Consider a direct cremation
A direct cremation is a basic cremation service that doesn’t include a memorial service or viewing of the body. It’s typically the least expensive option.
Choose a simple cremation container
A cardboard box or other simple cremation container will be much less expensive than a casket.
Preplanning your cremation can help you lock in today’s prices and avoid any last-minute expenses.
Scattering ashes or burying them in a natural setting is often a more affordable option than placing them in an urn or burying them in a cemetery.
Here are other Tips for cremation in states
All Types Of Cremations
There are several types of cremation in the United States, including:
- Traditional Cremation: This is the most common type of cremation. They place the body in a casket or container and cremate it in a cremation chamber.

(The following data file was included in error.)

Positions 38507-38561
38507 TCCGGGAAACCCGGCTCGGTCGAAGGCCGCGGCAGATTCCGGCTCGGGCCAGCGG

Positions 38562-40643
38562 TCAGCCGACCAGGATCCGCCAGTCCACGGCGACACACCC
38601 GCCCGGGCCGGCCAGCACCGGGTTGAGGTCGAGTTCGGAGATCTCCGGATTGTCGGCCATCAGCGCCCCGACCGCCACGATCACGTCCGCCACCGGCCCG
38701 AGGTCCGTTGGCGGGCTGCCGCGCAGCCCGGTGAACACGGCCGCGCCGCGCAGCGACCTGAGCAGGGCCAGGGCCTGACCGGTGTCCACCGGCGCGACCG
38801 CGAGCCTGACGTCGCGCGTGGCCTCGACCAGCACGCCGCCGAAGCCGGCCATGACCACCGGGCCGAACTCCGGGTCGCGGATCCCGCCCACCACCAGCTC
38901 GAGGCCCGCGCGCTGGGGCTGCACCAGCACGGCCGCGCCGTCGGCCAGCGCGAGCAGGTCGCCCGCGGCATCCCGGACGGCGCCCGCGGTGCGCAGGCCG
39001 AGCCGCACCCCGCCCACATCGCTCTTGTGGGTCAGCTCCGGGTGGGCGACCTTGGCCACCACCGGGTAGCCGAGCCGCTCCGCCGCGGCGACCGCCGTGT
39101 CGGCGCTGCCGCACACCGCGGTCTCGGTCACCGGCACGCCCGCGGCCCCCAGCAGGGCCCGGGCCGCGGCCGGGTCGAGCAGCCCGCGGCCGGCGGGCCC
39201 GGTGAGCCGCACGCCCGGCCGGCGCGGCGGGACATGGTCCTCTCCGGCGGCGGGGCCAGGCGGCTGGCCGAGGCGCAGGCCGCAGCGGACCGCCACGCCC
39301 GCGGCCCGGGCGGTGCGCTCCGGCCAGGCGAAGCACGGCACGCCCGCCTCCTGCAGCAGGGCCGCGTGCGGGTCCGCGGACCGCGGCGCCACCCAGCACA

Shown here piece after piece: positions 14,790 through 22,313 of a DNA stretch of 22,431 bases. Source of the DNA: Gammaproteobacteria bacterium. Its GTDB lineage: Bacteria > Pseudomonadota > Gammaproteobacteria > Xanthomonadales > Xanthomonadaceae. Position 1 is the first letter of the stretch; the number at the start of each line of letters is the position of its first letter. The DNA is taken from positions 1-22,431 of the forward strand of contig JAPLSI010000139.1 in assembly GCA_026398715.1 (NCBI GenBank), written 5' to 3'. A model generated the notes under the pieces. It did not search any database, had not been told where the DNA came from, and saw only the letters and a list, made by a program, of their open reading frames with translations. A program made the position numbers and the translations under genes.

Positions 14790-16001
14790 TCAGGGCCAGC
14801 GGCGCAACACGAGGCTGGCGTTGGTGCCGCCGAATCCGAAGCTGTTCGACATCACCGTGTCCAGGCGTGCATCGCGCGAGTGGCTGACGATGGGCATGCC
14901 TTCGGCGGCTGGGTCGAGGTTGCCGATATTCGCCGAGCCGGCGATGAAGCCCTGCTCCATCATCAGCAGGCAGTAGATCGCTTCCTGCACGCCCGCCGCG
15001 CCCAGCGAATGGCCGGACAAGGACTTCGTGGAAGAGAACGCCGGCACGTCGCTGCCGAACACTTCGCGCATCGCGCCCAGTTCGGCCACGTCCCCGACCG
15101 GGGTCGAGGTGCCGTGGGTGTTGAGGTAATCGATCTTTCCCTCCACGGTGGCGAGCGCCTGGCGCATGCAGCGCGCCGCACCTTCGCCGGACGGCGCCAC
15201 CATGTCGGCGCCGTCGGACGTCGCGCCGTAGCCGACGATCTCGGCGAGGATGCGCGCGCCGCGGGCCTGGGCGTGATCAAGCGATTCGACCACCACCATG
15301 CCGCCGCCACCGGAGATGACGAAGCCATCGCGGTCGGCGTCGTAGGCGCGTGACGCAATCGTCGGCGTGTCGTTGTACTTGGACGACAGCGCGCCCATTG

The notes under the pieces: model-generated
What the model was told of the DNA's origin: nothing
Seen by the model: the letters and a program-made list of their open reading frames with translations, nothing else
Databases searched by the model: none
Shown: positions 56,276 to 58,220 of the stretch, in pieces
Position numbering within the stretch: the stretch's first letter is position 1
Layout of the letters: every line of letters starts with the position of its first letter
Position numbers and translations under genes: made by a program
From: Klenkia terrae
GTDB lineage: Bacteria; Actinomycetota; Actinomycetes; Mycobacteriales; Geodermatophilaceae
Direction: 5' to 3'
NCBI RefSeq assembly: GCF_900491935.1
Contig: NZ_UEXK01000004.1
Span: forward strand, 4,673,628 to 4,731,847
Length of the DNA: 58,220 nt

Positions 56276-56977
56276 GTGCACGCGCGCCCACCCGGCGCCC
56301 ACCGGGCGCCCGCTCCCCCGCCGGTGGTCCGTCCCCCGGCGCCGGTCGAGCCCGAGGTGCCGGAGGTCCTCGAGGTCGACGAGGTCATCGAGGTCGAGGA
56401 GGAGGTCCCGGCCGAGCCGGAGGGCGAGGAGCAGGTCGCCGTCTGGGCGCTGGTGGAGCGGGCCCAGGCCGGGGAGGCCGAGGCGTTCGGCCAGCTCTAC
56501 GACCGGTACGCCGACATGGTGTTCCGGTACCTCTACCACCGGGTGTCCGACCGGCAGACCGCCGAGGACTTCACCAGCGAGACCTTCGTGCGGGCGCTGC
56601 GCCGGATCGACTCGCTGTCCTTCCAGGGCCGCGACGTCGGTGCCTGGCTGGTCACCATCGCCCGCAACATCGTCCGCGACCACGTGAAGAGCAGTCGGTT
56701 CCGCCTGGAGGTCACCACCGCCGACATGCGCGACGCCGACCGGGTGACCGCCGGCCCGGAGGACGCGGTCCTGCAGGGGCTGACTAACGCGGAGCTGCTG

- Direct Cremation: They offer a simple and affordable option where we cremate the body shortly after death, without a funeral service or viewing.
- Cremation with a Memorial Service: This type of cremation involves a funeral service or viewing before the cremation takes place. The body may be present in an urn or cremation casket, or it may be absent.
- Cremation with a Funeral service: This type of cremation is similar to a traditional funeral, but we cremate the body instead of bury it.
- Alkaline Hydrolysis: Also known as water cremation, the process involves the use of water, alkali, and heat to reduce the body to bone ash.
- Green Cremation: Also known as bio-cremation, this is a relatively new process of cremation in which the body is dissolved into liquid instead of burned.